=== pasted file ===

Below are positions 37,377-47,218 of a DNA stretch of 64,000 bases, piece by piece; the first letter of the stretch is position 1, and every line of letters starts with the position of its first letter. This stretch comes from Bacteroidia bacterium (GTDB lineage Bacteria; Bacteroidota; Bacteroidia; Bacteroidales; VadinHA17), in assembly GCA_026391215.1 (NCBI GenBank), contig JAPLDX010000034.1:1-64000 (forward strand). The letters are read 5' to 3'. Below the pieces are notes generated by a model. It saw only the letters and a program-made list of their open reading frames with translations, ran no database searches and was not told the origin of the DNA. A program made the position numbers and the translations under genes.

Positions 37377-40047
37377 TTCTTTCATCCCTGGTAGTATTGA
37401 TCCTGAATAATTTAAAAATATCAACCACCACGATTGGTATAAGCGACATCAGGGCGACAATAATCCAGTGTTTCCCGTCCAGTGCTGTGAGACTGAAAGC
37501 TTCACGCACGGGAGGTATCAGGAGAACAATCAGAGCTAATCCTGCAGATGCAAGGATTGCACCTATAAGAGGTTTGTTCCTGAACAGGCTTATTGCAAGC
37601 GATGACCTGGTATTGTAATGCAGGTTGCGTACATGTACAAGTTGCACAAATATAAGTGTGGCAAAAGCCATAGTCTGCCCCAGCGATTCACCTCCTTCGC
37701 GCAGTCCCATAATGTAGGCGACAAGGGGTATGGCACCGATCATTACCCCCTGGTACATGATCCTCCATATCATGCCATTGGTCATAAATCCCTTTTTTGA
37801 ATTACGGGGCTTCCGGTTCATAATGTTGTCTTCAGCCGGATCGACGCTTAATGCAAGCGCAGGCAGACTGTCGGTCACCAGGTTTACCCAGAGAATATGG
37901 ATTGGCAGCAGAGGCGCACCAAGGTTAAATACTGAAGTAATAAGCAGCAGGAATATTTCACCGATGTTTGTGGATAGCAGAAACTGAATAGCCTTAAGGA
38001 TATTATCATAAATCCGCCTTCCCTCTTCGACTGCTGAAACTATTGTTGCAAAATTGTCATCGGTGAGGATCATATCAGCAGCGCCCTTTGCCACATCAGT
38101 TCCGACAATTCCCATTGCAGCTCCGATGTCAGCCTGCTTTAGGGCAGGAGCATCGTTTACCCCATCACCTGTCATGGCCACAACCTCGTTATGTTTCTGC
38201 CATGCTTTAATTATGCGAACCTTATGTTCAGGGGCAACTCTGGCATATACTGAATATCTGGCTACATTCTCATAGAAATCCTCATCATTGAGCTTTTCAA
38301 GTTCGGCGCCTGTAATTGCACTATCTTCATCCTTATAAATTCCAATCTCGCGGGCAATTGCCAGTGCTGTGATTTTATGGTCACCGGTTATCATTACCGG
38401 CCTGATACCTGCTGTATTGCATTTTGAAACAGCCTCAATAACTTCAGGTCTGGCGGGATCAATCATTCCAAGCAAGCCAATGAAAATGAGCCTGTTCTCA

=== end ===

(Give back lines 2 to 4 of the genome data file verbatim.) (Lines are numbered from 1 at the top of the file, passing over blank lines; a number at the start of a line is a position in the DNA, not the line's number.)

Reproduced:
Positions 37377-40047
37377 TTCTTTCATCCCTGGTAGTATTGA
37401 TCCTGAATAATTTAAAAATATCAACCACCACGATTGGTATAAGCGACATCAGGGCGACAATAATCCAGTGTTTCCCGTCCAGTGCTGTGAGACTGAAAGC